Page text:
by Paul Hansen 29 April, 2021
About Endlessness is a movie which I think will particularly appeal to audiences of art-house films.
A Swedish movie written and directed by Roy Andersson, the film consists of a series of vignettes. A press release describes the movie as a “reflection on human life in all its beauty and cruelty, its splendor and banality… About Endlessness presents a kaleidoscope of all that is eternally human, an infinite story of the vulnerability of existence.” Considering the fact that the movie comes from the land of Ingmar Bergman, it is perhaps not surprising that About Endlessness deals to one extent or another with profound issues, but a number of sketches and the film itself are open to individual interpretation.
One of the most memorable vignettes is a long and lingering shot of a couple magically flying over a bombed-out city (Cologne). A viewer can draw their own conclusions as to what this signifies.
Another memorable scene is of a young man who gives a detailed explanation to a young woman about thermodynamics and how energy can only transform into some other form, and therefore theoretically they could both be reincarnated as a potato or tomato. The young woman states in a deadpan manner that she would prefer to be reincarnated as a tomato. I am not sure whether this sketch is supposed to be funny or not, but I couldn’t help but think that it reminded me of the atmosphere of a Saturday Night Live skit and how Gilda Radner, John Belushi or Bill Murray would have run with the material.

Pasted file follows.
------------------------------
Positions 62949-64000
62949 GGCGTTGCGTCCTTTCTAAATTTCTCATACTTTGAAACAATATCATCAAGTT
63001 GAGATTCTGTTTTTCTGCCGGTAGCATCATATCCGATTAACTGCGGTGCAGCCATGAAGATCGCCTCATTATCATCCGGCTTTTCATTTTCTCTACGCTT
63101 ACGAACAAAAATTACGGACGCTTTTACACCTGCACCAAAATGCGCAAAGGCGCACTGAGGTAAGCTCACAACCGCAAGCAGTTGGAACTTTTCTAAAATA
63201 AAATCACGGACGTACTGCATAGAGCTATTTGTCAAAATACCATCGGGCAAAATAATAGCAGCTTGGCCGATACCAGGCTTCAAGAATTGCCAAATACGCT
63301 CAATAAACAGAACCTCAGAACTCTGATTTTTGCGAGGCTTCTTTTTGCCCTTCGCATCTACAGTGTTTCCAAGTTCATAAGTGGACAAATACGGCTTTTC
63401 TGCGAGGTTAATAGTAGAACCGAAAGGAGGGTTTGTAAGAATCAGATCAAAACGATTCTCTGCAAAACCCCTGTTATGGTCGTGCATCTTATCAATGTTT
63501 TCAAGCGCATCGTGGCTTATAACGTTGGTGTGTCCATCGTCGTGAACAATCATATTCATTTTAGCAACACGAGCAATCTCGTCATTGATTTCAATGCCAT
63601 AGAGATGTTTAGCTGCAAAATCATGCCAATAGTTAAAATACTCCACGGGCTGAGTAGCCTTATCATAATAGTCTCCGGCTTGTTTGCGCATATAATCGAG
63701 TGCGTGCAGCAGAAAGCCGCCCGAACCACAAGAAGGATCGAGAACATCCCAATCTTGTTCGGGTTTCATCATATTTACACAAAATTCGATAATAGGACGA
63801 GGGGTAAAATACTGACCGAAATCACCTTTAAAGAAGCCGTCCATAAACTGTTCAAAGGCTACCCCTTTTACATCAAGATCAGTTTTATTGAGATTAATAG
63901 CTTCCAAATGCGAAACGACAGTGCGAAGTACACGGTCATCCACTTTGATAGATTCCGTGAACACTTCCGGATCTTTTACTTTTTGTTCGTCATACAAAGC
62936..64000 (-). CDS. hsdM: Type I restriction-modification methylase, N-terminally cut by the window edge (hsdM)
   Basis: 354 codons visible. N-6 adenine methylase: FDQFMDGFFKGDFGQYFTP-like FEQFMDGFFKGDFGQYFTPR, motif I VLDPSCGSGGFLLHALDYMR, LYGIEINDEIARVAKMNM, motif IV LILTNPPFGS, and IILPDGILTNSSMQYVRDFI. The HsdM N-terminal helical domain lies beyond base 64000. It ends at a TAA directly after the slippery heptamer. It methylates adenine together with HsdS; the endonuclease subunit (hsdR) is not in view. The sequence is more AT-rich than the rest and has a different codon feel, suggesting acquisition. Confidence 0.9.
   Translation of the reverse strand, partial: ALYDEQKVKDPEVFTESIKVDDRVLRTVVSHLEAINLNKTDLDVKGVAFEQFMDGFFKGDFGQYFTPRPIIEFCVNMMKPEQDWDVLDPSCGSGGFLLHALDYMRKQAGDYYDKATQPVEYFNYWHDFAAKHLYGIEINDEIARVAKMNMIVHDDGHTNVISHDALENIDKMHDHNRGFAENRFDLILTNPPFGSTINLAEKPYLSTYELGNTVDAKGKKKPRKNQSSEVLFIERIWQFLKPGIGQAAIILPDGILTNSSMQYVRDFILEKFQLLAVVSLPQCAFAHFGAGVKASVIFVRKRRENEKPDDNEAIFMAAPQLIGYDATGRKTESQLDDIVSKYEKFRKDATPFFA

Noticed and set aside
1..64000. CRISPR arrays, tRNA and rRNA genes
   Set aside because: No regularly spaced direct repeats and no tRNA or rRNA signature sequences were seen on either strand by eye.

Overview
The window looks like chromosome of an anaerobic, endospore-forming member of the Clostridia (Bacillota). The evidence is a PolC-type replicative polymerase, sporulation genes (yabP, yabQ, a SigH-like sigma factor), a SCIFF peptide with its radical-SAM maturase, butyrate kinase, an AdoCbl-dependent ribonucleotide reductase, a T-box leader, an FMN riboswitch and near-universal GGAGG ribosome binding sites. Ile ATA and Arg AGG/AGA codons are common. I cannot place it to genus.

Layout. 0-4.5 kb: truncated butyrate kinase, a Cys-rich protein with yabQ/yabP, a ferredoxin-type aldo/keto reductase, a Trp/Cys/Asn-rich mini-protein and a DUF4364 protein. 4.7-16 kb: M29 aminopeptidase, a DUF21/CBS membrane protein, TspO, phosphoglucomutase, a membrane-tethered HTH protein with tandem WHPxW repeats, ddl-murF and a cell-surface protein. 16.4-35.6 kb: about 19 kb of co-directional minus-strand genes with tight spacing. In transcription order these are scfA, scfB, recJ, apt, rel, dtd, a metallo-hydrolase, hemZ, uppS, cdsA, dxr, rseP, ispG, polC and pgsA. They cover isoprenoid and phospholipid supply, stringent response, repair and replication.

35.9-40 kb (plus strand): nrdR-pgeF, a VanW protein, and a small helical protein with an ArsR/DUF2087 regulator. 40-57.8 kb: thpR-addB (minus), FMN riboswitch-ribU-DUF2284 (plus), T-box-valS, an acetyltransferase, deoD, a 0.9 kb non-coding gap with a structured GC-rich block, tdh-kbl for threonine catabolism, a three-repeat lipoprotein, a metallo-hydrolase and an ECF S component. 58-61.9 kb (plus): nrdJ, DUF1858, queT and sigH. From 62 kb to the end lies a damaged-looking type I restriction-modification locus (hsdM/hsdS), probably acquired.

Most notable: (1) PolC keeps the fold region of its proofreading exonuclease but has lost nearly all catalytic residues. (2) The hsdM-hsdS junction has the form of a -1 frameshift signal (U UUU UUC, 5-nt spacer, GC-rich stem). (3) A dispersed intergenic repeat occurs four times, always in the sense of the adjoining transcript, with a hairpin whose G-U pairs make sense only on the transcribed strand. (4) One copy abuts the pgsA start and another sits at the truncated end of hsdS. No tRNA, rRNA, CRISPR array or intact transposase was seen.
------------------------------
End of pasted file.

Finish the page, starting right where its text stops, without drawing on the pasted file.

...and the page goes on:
To give a sense of the grab bag quality of the procession of sketches, immediately after the clip about the relative merits of returning as a potato or tomato, there is a scene of a shell-shocked Hitler in his bunker, followed by a scene of a crying man on a commuter train stating “I don’t know what I want.” A kaleidoscope indeed. A particularly poignant vignette focuses on the simple joy of watching snowflakes fall from the sky.
In some respects About Endlessness reminds me of a much slower-paced existentialist version of the 1960/70s TV show Laugh-In with its endless variety of unpredictable skits. A dramatic arc of sorts is provided by a priest who has lost his faith. Somewhat similar to the work of Woody Allen, the film deals with existentialist issues in an alternatively tragic, comic and absurdist manner. Also similar to Allen’s output, there is an occasional breaking of the fourth wall where an actor directly addresses the audience.
It may take a while to adjust to the very measured pace of About Endlessness, but those who stay with its 76 minutes I think will find it rewarding, or at least different.
About Endlessness, in Swedish with English subtitles, opens in theatres and on-demand on April 30.